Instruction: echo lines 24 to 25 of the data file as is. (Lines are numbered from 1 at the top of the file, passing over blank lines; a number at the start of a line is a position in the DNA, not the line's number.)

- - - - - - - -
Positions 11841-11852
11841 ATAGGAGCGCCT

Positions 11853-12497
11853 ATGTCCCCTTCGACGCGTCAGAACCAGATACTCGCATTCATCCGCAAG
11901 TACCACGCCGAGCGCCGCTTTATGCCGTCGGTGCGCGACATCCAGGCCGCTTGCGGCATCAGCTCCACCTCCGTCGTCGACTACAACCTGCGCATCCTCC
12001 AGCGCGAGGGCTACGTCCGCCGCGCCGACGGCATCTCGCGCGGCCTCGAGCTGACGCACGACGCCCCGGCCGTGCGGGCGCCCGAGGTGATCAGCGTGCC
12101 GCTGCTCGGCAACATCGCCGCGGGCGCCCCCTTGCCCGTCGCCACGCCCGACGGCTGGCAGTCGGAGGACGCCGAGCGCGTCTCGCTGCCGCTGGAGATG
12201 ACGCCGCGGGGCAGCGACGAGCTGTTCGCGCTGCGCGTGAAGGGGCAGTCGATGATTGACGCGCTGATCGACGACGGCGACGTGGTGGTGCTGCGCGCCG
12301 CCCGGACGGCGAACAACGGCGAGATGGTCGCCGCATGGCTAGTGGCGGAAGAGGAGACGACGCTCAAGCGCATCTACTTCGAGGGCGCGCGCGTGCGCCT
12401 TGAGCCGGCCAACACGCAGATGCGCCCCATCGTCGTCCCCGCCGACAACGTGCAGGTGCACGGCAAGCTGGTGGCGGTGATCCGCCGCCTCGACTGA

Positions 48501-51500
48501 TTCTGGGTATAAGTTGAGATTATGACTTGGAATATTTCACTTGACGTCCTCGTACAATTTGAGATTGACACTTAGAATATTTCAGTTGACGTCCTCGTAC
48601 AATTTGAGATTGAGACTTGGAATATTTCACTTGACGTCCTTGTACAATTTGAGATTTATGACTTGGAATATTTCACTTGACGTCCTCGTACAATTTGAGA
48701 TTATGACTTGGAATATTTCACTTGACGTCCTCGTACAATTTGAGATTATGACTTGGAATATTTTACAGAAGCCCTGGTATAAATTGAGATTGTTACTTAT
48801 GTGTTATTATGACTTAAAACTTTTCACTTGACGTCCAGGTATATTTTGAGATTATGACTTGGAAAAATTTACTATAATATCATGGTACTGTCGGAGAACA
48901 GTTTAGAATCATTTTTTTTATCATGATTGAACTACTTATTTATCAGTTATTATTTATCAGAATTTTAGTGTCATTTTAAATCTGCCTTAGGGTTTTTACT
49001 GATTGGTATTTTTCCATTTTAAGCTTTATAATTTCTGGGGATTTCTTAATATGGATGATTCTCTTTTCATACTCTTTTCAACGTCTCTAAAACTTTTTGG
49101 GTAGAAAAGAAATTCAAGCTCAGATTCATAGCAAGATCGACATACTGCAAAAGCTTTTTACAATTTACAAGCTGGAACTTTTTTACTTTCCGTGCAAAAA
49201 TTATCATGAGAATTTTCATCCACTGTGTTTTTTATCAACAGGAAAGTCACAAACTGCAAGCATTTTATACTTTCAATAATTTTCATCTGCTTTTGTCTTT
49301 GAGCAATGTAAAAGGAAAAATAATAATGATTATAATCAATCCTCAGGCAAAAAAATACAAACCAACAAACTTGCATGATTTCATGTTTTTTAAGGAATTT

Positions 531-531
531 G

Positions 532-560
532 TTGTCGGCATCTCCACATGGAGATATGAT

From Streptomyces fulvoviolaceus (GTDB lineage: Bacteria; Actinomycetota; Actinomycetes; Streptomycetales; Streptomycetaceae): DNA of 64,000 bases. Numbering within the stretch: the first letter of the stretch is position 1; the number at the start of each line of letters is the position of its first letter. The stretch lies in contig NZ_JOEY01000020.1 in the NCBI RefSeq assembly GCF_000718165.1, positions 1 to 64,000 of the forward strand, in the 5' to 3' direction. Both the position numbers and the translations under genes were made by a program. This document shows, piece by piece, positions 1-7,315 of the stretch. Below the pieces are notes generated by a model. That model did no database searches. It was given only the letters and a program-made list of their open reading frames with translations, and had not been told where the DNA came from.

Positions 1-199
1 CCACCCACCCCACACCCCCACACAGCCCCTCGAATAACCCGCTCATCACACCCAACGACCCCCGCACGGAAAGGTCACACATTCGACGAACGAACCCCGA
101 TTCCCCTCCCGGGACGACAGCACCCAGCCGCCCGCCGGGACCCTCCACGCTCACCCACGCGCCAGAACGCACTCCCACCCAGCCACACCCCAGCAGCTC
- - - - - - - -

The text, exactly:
532 TTGTCGGCATCTCCACATGGAGATATGAT

From Streptomyces fulvoviolaceus (GTDB lineage: Bacteria; Actinomycetota; Actinomycetes; Streptomycetales; Streptomycetaceae): DNA of 64,000 bases. Numbering within the stretch: the first letter of the stretch is position 1; the number at the start of each line of letters is the position of its first letter. The stretch lies in contig NZ_JOEY01000020.1 in the NCBI RefSeq assembly GCF_000718165.1, positions 1 to 64,000 of the forward strand, in the 5' to 3' direction. Both the position numbers and the translations under genes were made by a program. This document shows, piece by piece, positions 1-7,315 of the stretch. Below the pieces are notes generated by a model. That model did no database searches. It was given only the letters and a program-made list of their open reading frames with translations, and had not been told where the DNA came from.